Is your child infectious?

Periods of infectivity for some common infections are listed:

  • mumps: 3 days before salivary gland swelling to 7 days after
  • chicken pox: a few days before the onset of rash develops and not more than six days after first lesions appear
  • measles: from the start of fever/flu-like symptoms to 4 days after the onset of the rash
  • rubella: one week before onset of rash until 4 days after
  • whooping cough: one week after exposure until 3 weeks after onset of symptoms (but only 7 days if antibiotics given)
  • scarlet fever: 10-21 days after the rash onset (but only one day if penicillin given)
  • slapped cheek disease: for up to 14 days before the onset of the rash. A child is no longer infectious once the rash has appeared

Does your child need to stay off school?

Exclusion for five days

  • from rash onset - chickenpox, german measles (rubella), measles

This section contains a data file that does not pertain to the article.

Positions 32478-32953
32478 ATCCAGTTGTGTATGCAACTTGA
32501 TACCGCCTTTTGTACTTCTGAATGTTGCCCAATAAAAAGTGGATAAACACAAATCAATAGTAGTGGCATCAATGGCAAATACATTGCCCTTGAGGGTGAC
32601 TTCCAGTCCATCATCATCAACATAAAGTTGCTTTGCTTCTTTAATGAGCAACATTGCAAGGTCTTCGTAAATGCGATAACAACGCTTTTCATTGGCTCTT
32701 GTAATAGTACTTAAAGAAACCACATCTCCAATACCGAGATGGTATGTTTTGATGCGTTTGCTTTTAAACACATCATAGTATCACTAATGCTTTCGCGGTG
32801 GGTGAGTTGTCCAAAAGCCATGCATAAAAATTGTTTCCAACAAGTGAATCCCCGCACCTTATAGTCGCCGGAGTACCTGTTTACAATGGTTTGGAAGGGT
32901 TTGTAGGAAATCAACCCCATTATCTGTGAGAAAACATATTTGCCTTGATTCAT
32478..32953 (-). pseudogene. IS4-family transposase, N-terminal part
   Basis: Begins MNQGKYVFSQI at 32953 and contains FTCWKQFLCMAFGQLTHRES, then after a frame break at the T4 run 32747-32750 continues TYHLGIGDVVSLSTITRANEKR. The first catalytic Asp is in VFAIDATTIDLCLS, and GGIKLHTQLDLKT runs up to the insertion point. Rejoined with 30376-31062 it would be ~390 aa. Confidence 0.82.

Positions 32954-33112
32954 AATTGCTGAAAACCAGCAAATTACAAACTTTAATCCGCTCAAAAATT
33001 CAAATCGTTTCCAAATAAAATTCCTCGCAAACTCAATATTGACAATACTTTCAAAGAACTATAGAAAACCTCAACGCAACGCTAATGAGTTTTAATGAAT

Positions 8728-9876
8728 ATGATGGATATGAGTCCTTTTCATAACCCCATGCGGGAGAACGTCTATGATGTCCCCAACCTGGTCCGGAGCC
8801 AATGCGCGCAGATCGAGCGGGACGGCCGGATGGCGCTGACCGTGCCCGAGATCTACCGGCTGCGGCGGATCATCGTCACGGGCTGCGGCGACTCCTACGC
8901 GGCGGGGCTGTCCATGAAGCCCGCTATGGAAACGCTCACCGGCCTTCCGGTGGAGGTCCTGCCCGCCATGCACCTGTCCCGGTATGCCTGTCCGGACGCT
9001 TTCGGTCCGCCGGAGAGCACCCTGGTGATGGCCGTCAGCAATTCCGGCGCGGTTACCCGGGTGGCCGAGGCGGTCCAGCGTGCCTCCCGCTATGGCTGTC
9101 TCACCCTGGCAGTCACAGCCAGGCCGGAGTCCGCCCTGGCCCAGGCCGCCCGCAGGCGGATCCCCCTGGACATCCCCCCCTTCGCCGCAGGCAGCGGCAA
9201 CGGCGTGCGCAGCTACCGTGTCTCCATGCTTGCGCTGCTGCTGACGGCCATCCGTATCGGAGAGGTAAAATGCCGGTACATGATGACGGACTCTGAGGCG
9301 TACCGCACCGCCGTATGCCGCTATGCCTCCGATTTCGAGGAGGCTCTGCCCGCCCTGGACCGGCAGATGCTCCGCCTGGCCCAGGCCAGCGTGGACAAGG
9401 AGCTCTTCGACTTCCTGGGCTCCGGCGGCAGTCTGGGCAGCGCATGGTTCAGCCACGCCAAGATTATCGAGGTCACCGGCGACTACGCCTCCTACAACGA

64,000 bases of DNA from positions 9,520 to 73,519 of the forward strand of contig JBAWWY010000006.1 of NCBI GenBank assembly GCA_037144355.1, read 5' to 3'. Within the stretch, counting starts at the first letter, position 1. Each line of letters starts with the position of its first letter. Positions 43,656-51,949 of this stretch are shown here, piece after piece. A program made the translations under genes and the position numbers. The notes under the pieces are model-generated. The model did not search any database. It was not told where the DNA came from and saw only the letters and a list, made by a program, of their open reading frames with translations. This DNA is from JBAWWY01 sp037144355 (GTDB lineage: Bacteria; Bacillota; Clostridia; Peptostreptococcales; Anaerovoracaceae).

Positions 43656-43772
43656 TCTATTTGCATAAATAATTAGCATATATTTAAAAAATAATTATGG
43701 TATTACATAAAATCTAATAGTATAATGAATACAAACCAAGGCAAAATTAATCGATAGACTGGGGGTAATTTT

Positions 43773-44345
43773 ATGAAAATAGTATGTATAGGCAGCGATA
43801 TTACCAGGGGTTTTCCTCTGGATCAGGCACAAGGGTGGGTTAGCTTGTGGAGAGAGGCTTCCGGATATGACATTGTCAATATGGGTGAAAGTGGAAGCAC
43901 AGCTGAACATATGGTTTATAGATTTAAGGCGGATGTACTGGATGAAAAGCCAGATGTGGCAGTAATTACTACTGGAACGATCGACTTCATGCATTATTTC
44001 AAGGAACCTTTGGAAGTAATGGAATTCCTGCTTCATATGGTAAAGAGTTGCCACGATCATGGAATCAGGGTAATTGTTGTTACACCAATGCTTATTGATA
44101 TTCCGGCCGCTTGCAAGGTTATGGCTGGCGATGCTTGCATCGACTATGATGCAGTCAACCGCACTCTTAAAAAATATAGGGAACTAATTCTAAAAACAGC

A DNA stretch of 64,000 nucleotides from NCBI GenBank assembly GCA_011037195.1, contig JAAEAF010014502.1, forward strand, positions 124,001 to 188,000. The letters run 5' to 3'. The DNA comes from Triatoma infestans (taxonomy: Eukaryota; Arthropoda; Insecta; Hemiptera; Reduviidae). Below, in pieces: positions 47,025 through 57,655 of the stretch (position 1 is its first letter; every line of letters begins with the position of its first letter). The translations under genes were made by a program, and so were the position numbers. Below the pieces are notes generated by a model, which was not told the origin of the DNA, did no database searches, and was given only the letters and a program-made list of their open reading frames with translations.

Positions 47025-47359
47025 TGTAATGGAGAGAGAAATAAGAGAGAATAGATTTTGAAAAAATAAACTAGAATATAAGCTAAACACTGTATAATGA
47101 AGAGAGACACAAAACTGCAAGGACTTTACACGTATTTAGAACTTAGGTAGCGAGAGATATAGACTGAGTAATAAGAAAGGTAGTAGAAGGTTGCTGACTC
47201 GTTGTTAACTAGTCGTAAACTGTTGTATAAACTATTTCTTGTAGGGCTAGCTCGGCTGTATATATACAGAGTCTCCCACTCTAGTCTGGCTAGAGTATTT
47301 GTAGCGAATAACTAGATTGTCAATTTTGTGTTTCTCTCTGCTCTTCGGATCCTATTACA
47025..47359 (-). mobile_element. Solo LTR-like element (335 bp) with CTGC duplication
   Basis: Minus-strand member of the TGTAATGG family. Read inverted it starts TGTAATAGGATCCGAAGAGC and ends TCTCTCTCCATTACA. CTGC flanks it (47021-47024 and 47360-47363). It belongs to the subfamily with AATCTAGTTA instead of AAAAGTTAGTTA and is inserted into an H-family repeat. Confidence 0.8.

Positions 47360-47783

• from starting antibiotics - whooping cough (pertussis), scarlet fever
  • from onset of swollen glands - mumps

Exclusion until condition has settled for 24 hours

  • giardiasis; salmonella; shigella

Exclusion until lesions crusted or healed

  • impetigo

Exclusion from school until treated

  • scabies

Conditions where there is no recommended period to be kept away from school (once the child is well)

  • influenza; cold sores (HSV); molluscum contagiosum; ringworm (tinea); athlete's foot; hand, foot and mouth disease; roseola; slapped cheek disease (parvovirus); warts and verrucae; conjunctivitis; glandular fever; head lice; non-meningiococcal meningitis; thread worm; tonsillitis